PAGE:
Malaysia's two biggest political parties are crossing swords over the divisive issue of Sunni versus Shi'ite Islam as they ratchet up a decades-long rivalry to be the party that better represents the Malay-Muslim majority.
The issue became a highlight at the just-ended annual assembly of the ruling United Malays National Organisation (Umno) when a vice-president, Home Minister Ahmad Zahid Hamidi, accused the deputy president of Parti Islam SeMalaysia (PAS) of secretly being a Shi'ite, a sensational claim on live TV in staunchly Sunni Malaysia.
"Don't try to hide any more," said Datuk Seri Zahid, even as he called on PAS to support Umno in making Malaysia a Sunni country.
It didn't end there. On Thursday, the Home Ministry's secretary-general, Datuk Seri Abdul Rahim Mohamad Radzi, called a news conference to issue 10 points that he claimed proved that PAS deputy president Mohamad Sabu is a follower of Shi'ism.
Among other things, he said, Mr Mohamad had attended religious classes taught by two Shi'ite leaders in Perak and that he visited a Shi'ite mosque in southern Thailand.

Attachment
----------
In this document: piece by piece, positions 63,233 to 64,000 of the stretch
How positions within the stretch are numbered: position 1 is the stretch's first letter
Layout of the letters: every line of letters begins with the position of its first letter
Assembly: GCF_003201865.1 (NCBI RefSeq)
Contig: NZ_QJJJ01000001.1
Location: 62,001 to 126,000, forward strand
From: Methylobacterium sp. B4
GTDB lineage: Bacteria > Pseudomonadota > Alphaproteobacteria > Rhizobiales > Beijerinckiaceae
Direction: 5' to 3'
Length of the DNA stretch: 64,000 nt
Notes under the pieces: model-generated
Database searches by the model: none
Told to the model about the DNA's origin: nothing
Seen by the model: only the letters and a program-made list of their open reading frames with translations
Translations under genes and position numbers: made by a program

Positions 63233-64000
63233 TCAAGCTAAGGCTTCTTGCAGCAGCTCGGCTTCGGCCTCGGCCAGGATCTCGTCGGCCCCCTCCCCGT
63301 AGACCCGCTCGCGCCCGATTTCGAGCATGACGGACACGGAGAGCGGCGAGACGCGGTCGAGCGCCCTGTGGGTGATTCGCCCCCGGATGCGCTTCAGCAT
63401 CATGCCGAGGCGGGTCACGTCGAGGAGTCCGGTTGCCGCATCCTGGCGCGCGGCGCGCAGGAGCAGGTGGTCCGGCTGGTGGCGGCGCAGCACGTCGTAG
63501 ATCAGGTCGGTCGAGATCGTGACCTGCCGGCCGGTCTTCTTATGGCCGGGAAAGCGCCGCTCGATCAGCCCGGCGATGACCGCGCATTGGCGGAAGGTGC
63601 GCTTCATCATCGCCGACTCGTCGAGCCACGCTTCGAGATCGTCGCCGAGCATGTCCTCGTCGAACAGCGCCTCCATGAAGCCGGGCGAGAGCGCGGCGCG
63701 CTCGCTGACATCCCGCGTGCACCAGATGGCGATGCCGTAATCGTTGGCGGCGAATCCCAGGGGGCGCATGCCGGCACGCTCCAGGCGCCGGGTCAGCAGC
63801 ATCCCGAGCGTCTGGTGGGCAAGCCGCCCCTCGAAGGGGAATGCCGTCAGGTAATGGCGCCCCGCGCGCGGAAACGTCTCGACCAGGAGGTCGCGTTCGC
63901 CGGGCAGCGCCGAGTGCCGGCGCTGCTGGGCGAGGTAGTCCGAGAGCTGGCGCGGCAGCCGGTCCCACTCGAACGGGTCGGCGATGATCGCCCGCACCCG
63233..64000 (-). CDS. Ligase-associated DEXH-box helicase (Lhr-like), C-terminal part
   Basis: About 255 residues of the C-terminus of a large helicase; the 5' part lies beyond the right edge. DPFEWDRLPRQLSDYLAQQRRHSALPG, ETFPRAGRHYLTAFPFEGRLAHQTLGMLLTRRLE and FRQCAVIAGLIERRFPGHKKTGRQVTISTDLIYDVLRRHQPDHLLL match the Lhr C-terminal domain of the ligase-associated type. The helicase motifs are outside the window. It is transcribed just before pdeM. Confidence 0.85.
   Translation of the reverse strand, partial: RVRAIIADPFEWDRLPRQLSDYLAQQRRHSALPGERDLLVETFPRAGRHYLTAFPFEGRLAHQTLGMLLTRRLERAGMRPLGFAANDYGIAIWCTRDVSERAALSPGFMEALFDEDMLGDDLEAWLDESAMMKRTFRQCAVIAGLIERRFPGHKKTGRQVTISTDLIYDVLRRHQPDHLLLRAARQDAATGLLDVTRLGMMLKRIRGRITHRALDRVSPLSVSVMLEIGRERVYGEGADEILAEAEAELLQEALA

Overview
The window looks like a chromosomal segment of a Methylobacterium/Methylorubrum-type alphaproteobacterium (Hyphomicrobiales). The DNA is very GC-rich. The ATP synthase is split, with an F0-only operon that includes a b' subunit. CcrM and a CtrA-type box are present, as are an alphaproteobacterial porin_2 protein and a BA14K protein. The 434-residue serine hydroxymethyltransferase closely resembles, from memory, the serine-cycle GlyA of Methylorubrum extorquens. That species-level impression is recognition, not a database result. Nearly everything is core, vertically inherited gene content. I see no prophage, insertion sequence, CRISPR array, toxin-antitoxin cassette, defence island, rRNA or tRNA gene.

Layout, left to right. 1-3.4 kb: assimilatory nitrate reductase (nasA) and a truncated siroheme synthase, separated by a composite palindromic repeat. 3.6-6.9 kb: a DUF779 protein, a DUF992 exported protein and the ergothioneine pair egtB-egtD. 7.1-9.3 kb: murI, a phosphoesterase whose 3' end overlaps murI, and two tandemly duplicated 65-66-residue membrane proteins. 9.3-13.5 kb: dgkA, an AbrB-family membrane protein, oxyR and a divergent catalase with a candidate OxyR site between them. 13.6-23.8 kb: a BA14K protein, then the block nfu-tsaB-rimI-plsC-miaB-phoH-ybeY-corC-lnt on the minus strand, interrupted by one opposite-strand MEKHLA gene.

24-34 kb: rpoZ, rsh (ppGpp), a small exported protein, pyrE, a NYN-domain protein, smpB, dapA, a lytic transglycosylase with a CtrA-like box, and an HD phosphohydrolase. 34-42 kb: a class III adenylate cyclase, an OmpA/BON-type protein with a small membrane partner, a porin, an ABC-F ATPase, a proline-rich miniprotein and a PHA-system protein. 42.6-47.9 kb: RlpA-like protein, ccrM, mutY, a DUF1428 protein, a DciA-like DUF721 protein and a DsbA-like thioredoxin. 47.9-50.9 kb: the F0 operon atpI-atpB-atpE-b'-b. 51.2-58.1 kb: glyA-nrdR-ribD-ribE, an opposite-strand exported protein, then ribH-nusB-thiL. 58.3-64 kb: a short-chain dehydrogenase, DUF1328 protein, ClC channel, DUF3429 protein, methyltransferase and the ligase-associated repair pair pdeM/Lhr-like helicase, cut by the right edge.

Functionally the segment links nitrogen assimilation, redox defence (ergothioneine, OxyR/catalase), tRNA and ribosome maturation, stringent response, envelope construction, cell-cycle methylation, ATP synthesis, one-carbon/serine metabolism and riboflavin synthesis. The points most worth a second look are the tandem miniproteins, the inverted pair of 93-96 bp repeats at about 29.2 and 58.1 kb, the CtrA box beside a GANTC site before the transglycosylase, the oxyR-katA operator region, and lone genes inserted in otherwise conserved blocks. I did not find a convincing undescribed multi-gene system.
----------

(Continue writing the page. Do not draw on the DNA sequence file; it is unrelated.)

Mr Mohamad has denied he is Shi'ite and said he may sue Mr Zahid.
The outcome of the Sunni-Shi'ite fight could determine whether Umno retains its grip on the Malay vote or whether Malays continue to drift to the three-party opposition Pakatan Rakyat alliance to which PAS belongs.
Umno is Malaysia's biggest political organisation with 3.4 million members, while PAS is the second biggest with one million members.
Malaysia's Islamic authorities ban the preaching of Shi'ism to local Muslims, calling it a deviation from the Sunni school, followed by the majority. Some clerics here deem anyone who does not follow the Sunni school as being astray.